In each of his six previous Tour de France victories, Lance Armstrong has always proven the most competitive in the two stages that are the most distinctive and demanding; the climbing and time trial stages. Lance excels when race conditions allow superior talent to shine through. The same holds true for Trek. For the last six years we have supplied Lance with an array of made in America, OCLV Carbon race bikes – the ultimate in race winning technology.
For the 2005 Tour de France, the last chapter in Lance’s seven year odyssey on the roads of France, Trek has supplied Lance with two wild new bikes; the Madone SSLX climbing bike and the TTX time trial machine. Both have proven to be lighter, stiffer and faster than anything we’ve built before.
The SSLX is based on the production Madone SSL which uses our lightest OCLV 55 Carbon. However, for the SSLX we’ve introduced the newest member of the OCLV family, OCLV Boron. By hand laying Boron strips at the bottom bracket, we’ve created a frame that is 15% stiffer. To offset the weight of the Boron material, the designers at our Advanced Component Group have also created a special SL hardware kit – anything that could be drilled or milled was; from the downtube shifter bosses to the headtube inserts and rear dropouts.
Just like the Madone SL that Lance raced in the Tour last year (with the Plata Negra flame scheme paint job), the blue flame scheme on the 2005 SSLX was chosen from the Project One menu by Lance himself.
As with every other bike Lance has raced, the Trek TTX was developed with the aid of hours of wind tunnel testing. However, the TTX was the first bike we’ve built with the aid of computational fluid dynamics. Our CFD process has not only taken hours out of the development process, but it has also empowered our designers and engineers with the most accurate tool yet to produce cutting edge frames that will cut through the air and shave seconds off the clock.
Like all OCLV Carbon frames, the TTX was born and bred in Waterloo, Wisconsin. A modern bike, handcrafted one at a time in the traditional style that has always defined the art of frame building. It’s not just a bike, it’s a Trek.
One-piece head tube/top tube borrows from the signature Madone frame design.
• Shaped design makes front end of bike stiffer when accelerating or climbing out of the saddle.
• Deep cross section helps create lift in cross winds yet is very aero in head-on winds. Lift is good.
• Narrow/necked down center section of head tube decreases frontal area therefore decreasing drag.
• Improved aero shape – more like a double sided axe than an airfoil – helps air bridge from the front wheel on the downtube.
• Deep cross section helps create lift in cross winds while remaining aero in head-on winds.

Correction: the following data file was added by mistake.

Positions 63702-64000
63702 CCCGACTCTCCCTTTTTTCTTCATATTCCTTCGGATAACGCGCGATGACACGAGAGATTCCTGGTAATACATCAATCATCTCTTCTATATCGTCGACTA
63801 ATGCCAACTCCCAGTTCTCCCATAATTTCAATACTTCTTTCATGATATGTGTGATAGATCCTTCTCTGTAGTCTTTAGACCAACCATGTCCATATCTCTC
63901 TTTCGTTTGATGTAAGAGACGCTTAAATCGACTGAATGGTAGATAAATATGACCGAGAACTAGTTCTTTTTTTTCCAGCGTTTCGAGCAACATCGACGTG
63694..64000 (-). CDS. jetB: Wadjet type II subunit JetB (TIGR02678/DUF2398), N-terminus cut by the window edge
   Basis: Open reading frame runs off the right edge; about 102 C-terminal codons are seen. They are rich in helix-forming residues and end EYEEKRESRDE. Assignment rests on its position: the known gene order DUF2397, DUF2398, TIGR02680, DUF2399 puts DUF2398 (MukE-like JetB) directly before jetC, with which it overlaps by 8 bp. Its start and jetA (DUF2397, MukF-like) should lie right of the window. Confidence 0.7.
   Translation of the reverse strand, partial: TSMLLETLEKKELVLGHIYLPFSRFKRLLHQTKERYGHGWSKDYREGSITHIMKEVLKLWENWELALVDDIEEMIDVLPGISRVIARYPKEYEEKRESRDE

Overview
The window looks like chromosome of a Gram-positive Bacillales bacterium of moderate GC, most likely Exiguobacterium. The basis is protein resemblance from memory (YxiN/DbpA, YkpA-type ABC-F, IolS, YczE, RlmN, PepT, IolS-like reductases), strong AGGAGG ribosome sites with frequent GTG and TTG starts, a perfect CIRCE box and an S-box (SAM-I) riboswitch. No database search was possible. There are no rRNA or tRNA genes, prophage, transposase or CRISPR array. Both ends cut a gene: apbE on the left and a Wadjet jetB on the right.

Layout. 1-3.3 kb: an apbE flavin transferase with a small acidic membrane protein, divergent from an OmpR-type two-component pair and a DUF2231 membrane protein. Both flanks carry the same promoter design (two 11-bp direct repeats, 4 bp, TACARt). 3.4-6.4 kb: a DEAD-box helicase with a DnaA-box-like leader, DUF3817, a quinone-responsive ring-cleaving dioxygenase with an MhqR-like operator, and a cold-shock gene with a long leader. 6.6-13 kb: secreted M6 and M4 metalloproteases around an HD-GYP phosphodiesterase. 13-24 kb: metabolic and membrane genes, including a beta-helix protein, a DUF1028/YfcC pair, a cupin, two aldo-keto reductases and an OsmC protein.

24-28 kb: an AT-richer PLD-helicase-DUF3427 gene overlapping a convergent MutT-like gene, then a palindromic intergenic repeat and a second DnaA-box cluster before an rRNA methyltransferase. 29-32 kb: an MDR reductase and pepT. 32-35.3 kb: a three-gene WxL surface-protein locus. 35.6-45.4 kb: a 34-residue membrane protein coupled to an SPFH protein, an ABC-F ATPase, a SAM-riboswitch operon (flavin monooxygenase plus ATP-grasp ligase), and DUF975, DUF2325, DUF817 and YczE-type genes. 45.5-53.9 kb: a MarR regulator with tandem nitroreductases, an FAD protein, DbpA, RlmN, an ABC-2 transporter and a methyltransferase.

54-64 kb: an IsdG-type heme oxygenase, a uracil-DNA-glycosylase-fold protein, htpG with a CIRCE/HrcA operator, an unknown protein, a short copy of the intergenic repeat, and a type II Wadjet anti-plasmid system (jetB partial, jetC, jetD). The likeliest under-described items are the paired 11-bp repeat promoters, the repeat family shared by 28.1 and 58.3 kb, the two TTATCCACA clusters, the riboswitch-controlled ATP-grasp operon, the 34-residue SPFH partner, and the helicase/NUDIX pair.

Bontrager TT Aero fork
• Narrow cross section compliments the broad leg depth of the fork leg to maximize efficiency.
• A specified cant to the fork leg’s air foil shape reduces low pressure that accumulated behind the fork legs.
• Aero shape helps air transition from the back of the fork, across the front wheel and onto the aero tubes of the frame.
• Deep section, foil shaped seat mast helps eliminate turbulent air between rider’s legs.
• Cut-out helps air transition from the frame tubes to the disc/rear wheel.
• Deep cross section helps with lift in cross wind situations.
• OCLV Carbon Honey Comb used at the top tube and bottom bracket junctions to save weight and provide lateral stiffness to the frame.
Bontrager aero bar
All new design, delivered to Lance right before the Dauphine Libere. Used by George Hincapie to win the Dauphine TT prologue.
• OCLV Carbon make is light and super stiff.
• One-piece design eliminates drag caused by excess seams and joints.
Bontrager Aeolus wheels
The Bontrager Aeolus, named after the Greek God of Wind, is a joint project between HED wheels and Bontrager. The Aeolus begins with a Race XXX Lite tubular rim made in Waterloo, Wisconsin. The rims are shipped to HED in Minnesota where they have the expertise and equipment to add on an aerodynamic and structurally enhancing deep section to the XXX rim. 16 gauge DT butted and bladed spokes are wind tunnel proven to be fast. The Bontrager Race X Lite Aero Swiss made hubs.feature torque sharing technology, cartridge bearings, star ratchet aluminum freehub body, and titanium skewers.
TTx bike – Main features:
1. The TTx frame tests stiffer torsionally and laterally for more secure handling, faster cornering, better power transfer
2. 10% less aero drag than 2004 Team Time Trial bike
3. 2% (33 grams) lighter than last year’s bike
4. 15mm Longer wheelbase for stable high speed handling
TTx aero bars – Main features:
1. Lower drag than last year’s bar
2. Wider bar than last year (42mm vs. 38mm) still aero but more comfortable
3. More aerodynamic cable routing
4. Weighs less than last years bar
Contact: Trek UK 01908 282626